GE: I’ve studied very little. My acting teachers have been the directors that I have been with. I can name Spike Lee. He did not really understand the nomenclature of acting. He directed like a baseball coach of a baseball team, but that allowed me to think through my own work and figure out what I needed to show him about how actors prepare. I did take some classes at the Actors Institute. I studied a bit at the Dorothy Maynor School of arts in Harlem, when I was eleven and twelve years old.

I remember this time with a casting director, by the name of Shirley Rich. I went in and auditioned with her for this role in “Taps.” She told me that I needed to go learn how to act. She said you are used to acting for the stage, she said you’ve done fourteen Broadway musicals, and you need to learn how to act for the camera (work on becoming a dramatic actor). So, I then went and did a play called Zooman and the Sign. For that performance I won an Obie award, and I was on my way to become a dramatic actor. I felt good about my acting education.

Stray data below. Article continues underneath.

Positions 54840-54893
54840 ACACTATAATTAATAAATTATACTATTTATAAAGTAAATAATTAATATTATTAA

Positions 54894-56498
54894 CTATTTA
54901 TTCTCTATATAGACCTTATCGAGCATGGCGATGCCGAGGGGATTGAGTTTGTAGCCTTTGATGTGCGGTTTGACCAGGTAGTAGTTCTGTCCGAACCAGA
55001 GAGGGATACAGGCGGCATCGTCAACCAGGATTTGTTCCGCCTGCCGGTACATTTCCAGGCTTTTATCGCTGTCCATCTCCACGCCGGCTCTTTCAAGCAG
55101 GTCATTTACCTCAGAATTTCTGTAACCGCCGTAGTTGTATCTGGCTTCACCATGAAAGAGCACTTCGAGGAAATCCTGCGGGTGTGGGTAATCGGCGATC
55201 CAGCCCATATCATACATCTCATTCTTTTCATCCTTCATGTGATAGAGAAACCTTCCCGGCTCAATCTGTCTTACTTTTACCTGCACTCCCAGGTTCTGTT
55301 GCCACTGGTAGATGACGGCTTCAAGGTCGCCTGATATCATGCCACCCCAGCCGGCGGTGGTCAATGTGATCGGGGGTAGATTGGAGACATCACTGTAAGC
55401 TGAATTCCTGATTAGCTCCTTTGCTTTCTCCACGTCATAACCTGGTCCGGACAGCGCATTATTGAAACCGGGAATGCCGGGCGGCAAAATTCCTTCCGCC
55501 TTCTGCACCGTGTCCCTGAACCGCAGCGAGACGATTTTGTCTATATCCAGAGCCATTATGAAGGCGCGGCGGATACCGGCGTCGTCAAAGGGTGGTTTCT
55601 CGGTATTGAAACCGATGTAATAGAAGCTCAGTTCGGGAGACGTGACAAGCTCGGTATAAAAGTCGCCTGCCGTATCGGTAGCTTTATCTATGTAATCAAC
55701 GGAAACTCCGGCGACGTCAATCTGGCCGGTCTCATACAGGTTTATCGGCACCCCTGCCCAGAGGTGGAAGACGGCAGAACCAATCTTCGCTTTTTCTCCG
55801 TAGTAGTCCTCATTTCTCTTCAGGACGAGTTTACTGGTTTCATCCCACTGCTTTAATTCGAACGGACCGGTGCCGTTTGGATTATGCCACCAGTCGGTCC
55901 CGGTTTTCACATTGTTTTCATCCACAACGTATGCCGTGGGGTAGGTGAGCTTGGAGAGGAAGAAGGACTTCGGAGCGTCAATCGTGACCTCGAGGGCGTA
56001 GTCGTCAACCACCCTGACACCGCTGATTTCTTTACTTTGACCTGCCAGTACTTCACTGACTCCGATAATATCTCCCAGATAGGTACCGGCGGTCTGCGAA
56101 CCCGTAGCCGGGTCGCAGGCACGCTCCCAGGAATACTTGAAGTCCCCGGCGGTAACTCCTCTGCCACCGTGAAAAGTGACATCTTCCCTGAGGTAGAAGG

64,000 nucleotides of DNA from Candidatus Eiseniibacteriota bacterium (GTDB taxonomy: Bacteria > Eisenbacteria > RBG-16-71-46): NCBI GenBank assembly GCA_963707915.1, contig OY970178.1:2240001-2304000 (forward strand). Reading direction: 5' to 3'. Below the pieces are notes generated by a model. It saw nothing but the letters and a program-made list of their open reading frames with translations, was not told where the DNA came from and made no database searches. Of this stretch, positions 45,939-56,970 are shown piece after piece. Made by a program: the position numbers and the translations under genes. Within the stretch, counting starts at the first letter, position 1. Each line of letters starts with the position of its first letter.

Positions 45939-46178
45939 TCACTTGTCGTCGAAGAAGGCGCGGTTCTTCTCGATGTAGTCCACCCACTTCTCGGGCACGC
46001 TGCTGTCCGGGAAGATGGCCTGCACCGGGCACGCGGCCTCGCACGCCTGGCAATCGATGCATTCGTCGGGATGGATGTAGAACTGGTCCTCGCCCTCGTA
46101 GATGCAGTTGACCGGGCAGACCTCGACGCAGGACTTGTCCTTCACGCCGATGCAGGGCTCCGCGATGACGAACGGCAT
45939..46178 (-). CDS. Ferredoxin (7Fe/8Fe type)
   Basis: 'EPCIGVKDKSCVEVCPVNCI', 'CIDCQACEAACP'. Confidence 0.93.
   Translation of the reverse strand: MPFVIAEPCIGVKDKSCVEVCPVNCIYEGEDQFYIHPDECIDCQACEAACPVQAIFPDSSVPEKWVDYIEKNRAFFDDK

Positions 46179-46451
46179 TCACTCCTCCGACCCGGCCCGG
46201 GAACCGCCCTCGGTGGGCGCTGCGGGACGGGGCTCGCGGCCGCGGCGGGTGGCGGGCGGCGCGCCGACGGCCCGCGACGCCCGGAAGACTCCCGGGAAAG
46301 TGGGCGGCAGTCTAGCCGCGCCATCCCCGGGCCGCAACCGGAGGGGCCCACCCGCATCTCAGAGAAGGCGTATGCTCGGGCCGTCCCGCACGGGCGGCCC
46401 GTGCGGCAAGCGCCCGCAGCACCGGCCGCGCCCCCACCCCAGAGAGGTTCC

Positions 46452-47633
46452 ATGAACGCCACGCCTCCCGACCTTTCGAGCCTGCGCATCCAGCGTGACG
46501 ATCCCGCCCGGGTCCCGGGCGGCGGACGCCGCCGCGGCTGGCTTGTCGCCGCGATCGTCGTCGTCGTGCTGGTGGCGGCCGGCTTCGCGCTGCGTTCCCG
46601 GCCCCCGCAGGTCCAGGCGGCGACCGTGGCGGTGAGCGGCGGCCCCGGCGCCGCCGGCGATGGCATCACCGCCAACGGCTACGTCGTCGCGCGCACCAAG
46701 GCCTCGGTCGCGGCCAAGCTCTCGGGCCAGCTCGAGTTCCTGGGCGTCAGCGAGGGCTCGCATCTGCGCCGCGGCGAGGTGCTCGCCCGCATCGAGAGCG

SA: What is your rule for longevity in the arts and Hollywood?

GE: My rule is simply “love what you do”. That certainly has brought me to the place I where am at right now. It really has been with the work. If I can look at each character that I am given and create them in a different way from the last role, I’m happy. I like to always wash the slate clean, and reinvigorate my spirit to be connected to the characters that I am doing. I am finding new ways to allow myself to soar beyond the parameters of what the writers have written. My key is to commit, and love your character.

SA : Can you tell us about any additional current and upcoming projects?